It takes about a generation for the language patterns started among young women to jump over to men. Uptalk, for example, which is associated with Valley Girls in the 1970s, is found among young men today. In other words, women learn language from their peers; men learn it from their mothers.The new language then misses a generation. The new words are passed on to the babies of the original girls.
So, I thought, if this is true, then Lolcat (2007) must have millions of young speakers. They learned it natively from 2007, making the youngest native speakers eight, and a large number of pidgin speakers between eight and fifteen. So what language are the teenage Lolcat speakers using?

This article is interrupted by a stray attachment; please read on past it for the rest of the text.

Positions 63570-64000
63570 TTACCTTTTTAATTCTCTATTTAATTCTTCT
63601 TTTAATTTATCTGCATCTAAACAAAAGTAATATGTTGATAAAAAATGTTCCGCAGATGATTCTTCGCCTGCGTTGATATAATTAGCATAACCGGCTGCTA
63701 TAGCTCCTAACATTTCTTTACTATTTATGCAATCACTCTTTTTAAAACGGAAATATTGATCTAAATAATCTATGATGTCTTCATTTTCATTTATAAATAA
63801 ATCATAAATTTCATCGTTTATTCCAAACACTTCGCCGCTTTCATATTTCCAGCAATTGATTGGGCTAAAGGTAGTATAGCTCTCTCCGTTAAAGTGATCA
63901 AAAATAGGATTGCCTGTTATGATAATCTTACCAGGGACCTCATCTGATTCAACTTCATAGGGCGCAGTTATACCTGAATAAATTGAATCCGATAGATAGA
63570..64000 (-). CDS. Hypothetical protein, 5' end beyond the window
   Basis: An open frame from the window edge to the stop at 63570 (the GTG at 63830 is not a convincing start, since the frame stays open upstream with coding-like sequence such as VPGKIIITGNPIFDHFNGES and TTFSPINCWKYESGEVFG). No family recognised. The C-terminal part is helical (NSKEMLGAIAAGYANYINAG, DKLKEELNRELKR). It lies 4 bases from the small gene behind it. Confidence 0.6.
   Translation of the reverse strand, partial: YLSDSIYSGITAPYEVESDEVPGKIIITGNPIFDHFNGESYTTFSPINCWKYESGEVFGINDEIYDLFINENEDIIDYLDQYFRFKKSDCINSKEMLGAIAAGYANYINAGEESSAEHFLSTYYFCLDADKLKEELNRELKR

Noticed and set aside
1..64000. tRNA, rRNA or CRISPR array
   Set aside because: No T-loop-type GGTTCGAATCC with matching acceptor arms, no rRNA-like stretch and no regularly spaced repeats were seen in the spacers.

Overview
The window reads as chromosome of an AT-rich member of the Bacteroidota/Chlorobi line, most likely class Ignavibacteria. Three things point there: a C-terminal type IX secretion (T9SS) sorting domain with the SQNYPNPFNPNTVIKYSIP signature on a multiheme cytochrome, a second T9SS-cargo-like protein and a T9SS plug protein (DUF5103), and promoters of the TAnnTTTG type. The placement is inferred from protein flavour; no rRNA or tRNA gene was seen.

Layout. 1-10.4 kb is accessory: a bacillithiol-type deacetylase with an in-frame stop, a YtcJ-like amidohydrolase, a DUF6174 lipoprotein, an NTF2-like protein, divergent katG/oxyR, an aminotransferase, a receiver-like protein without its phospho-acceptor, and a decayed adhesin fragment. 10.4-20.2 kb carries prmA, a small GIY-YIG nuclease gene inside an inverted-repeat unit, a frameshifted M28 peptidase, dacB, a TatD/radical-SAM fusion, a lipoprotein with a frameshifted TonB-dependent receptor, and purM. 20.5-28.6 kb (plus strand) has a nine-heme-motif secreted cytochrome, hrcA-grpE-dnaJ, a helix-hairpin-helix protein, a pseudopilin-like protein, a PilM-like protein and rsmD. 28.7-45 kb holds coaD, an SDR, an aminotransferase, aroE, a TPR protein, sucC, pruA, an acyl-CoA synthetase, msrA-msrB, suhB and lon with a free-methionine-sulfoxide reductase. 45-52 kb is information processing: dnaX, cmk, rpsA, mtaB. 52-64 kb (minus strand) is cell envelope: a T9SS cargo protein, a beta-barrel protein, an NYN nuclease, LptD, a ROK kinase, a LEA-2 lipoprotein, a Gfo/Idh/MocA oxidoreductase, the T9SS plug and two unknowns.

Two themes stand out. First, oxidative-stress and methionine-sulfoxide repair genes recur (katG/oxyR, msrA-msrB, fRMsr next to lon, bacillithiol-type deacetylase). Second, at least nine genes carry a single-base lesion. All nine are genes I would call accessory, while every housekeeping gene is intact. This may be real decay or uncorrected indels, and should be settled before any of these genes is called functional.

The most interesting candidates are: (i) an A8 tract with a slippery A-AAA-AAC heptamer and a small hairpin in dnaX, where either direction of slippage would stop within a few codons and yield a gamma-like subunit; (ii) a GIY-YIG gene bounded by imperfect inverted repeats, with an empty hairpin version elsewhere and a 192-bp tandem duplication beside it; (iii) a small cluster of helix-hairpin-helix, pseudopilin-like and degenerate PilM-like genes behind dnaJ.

It turns out the predictions are correct. Young people raised on Lolcat are modifying their native Lolcat speech and speaking Birb. It's even less like English than Lolcat. I can speak Birb easily enough, since I follow @ but its corollary Rate-my-reptile is a little tough to parse at first.
No problem. I can read it and sometimes write it. On the other hand, there are millions of people out there who purport to write English but don't know the difference between "lay" and "lie", which pisses me off a lot more.